In the story, The Painted Door by Sinclair Ross, the protagonist, Ann suffers from many mental issues caused by isolation and depression. She is first revealed as a farmer’s wife, insisting her husband, John to stay with her during a storm, but John ultimately makes the decision to leave and visit his father. This act made Ann feel insignificant because she felt that she is “as important as” John’s “father”. This is the not the first time John was not there when Ann needed him most, seven years married and he “scarcely spoke a word” during meals. Ann who is his wife and the only living person within a “2 mile” radius is constantly rejected the simplest freedoms and of all people, her husband. Which outcomes in an extreme “sense of isolation”
Now Ellen’s views of others has changed, shown through her variation in racial views, as she becomes exposed to different types of people. Originally, while Ellen was still living in her own house with her absent father, she would often go visit her “colored” friend, Starletta. Although she would spend time with Starletta and her family and they treated her very well, she still viewed herself as better than them, because of her “superior” race. In fact, she sometimes pitied them, for example when she couldn 't understand how, “they do their business outside” (30). As Ellen changes who she lives with, such as when she stayed with her grandmother and later, her aunt, she met other “colored” people, like Mavis, that caused her to question if she was really better than them.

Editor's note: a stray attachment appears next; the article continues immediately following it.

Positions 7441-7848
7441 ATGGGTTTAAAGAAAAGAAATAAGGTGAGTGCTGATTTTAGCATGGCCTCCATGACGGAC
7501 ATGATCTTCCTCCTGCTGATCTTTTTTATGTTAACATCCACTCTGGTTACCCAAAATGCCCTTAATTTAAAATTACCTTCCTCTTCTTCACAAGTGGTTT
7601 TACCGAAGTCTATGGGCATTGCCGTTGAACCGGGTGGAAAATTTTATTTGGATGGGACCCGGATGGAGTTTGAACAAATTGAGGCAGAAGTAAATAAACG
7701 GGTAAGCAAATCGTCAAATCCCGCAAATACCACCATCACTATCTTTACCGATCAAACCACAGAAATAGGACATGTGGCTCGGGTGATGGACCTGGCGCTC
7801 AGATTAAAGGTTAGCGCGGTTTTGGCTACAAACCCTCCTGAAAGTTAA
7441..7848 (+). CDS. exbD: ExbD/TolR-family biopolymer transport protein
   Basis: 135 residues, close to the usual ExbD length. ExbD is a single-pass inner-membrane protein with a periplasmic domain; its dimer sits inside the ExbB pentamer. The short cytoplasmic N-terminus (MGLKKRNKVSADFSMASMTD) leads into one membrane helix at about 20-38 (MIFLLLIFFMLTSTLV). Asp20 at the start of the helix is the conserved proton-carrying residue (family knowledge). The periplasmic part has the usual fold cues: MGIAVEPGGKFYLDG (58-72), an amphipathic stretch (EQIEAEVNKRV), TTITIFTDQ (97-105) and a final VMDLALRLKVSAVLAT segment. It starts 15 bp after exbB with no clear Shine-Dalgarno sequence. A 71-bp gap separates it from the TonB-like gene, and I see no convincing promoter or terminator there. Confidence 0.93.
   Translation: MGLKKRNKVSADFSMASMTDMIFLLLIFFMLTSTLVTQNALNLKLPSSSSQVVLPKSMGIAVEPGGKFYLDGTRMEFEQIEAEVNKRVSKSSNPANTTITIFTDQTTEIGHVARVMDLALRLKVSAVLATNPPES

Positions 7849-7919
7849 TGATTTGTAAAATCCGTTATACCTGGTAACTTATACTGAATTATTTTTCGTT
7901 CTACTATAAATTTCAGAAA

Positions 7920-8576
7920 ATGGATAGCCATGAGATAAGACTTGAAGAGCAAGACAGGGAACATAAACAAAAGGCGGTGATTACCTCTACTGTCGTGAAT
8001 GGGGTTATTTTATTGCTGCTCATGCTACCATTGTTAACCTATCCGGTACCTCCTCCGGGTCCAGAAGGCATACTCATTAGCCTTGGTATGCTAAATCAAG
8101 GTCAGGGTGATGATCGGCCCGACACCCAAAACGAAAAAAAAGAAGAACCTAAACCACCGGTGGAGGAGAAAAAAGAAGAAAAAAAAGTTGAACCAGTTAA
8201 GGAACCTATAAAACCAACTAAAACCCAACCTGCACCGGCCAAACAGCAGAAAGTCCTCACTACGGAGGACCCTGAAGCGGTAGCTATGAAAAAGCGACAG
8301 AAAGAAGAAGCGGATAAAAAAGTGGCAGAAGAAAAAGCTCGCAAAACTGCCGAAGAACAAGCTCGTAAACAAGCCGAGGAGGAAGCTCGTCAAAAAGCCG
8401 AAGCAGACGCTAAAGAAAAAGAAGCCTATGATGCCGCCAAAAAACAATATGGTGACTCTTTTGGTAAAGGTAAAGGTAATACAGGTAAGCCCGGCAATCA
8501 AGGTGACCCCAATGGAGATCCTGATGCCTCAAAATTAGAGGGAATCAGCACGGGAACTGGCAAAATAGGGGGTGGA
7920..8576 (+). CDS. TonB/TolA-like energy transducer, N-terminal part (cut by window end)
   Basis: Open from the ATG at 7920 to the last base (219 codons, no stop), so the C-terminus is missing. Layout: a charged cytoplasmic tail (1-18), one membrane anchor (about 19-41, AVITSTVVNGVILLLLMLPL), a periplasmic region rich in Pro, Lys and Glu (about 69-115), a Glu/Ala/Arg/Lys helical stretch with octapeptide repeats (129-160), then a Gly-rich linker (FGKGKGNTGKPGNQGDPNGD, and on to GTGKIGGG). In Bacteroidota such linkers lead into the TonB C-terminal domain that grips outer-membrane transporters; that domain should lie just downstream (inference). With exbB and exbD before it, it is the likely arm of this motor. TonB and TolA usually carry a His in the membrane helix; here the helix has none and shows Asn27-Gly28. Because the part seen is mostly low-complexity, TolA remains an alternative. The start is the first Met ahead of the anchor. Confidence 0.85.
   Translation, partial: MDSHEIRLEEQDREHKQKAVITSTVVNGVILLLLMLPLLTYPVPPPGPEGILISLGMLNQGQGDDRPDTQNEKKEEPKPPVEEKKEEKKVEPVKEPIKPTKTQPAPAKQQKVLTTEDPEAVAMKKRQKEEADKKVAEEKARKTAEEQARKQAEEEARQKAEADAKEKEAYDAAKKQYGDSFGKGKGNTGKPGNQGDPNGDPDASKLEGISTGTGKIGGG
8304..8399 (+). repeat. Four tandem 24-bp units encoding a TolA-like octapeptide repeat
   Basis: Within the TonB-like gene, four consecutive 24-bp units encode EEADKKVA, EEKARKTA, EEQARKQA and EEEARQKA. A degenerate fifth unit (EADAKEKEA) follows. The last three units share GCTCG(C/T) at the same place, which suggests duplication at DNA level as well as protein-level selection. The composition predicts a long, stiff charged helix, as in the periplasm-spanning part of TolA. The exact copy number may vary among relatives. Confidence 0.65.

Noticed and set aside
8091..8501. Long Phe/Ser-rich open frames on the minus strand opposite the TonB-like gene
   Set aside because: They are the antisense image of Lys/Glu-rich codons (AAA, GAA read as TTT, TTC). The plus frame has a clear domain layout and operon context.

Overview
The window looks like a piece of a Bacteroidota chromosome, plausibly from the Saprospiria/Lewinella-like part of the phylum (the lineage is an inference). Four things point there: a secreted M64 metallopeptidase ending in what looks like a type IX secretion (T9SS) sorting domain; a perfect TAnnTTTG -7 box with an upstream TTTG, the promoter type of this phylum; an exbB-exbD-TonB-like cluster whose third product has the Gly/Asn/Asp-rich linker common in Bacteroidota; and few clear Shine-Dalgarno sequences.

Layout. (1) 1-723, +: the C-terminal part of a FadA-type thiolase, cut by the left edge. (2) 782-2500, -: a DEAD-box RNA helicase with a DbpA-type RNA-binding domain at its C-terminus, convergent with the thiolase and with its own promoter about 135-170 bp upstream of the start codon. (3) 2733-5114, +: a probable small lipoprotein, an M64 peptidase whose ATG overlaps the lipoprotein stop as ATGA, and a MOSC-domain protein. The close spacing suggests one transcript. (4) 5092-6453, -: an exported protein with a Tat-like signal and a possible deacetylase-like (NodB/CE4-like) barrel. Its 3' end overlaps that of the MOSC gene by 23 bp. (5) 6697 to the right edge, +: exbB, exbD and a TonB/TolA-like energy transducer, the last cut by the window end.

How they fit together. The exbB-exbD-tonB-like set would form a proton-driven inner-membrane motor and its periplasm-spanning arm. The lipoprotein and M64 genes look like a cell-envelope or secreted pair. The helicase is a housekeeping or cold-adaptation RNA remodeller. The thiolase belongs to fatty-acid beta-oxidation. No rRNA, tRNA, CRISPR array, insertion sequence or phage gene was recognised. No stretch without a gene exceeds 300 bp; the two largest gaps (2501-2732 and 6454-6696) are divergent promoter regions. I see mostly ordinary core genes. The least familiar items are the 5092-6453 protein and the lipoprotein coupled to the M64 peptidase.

Ellen knows that she is not going to live with her abusive father forever, she believes that she will find a loving family that will take her in and a place to call home. When Ellen goes to Church she notices a foster mother with many children. “I went to church and figured that the woman with all the girls lined up by her had to be the new mama for me and then I looked up and thanked the lord for sending me that dress. I said I look like I am worth something today and she will notice the dress first and then me inside it and say to herself I sure would like to have a girl like her”.